No More Digital divide.(EDITORIALS)
Byline: THE WASHINGTON TIMES
A digital divide separating the computer and Internet haves from the have-nots turns out to be more of a gully or small ditch than a Grand Canyon. The political dividers will have to find another gap to exploit.
Survey and related data culled by the Pew Research Center, a team from UCLA and the Commerce Department belies the notion that computers and the Internet have been disproportionately advantageous to a relatively small elite comprised mostly of affluent white Americans with college educations, who live in and around major metropolitan areas. Al Gore and his vice presidential running mate, Sen. Joseph Lieberman of Connecticut, did their best to make political hay of this issue during the last presidential election - and likely will try again come 2004. Other Democrats, including Maryland Sen. Barbara Mikulski, continue to issue demands for federal aid and intervention, including funding for the Commerce Department's Technology Opportunity Program, which, along with other federal electronic-age boondoggles, would fritter away more than $110 million annually. Last month, Miss Mikulski, along with the AFL-CIO and the National Education Association, joined up to push for fistfuls of federal funding to erase the divide, even though it appears to be disappearing all by itself.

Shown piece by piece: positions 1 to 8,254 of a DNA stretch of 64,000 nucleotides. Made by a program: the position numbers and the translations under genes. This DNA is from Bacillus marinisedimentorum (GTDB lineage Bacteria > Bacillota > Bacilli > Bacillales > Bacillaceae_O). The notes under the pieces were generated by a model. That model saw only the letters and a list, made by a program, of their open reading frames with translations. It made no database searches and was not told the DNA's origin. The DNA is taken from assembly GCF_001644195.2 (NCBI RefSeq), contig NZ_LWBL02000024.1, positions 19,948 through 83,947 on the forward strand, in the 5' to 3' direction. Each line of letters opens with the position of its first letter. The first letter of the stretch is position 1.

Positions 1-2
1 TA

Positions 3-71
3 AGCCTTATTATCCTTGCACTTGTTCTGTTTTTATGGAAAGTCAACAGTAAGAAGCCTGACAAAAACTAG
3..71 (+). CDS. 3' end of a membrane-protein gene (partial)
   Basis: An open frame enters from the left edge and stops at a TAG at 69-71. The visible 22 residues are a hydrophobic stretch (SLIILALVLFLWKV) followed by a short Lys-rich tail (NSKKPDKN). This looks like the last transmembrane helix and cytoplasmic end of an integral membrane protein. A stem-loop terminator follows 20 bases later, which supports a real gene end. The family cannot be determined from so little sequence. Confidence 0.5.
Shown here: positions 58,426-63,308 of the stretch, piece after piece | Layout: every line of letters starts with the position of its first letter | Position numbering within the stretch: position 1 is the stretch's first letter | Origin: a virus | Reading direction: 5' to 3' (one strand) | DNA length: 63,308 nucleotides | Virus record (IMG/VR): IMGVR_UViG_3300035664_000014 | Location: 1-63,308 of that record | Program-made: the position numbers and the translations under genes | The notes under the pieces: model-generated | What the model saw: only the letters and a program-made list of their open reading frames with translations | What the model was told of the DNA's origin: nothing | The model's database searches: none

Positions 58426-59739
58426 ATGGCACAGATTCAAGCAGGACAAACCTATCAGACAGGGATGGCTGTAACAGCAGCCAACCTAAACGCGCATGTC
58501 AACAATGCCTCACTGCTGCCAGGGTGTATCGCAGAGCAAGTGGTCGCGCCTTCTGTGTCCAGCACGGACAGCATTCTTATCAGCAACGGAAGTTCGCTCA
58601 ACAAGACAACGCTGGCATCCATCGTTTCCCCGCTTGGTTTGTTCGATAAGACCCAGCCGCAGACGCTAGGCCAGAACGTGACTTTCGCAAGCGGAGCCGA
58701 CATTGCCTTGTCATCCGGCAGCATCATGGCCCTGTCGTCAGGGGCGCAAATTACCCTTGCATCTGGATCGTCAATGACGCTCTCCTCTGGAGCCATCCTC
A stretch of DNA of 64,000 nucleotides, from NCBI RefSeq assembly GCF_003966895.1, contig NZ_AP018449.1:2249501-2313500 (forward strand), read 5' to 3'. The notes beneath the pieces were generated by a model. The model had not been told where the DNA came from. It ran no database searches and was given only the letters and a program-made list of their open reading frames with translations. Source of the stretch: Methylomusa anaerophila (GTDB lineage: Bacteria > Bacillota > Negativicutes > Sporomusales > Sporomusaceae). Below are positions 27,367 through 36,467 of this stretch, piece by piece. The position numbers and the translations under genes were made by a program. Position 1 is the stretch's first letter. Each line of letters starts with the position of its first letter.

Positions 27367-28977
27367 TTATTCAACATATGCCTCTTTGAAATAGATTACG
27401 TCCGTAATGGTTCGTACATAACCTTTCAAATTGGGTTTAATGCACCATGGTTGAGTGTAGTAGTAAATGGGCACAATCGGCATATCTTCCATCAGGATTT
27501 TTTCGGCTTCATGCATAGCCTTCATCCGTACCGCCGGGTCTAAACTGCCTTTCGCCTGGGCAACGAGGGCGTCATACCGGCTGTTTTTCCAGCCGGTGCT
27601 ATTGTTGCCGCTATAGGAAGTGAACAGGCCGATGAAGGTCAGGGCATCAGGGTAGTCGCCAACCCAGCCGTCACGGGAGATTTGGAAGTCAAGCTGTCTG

For example, the Pew study found that although just 23 percent of black Americans had Internet access back in 1998 (compared to 42 percent of whites), by 2000, that had grown to 36 percent. …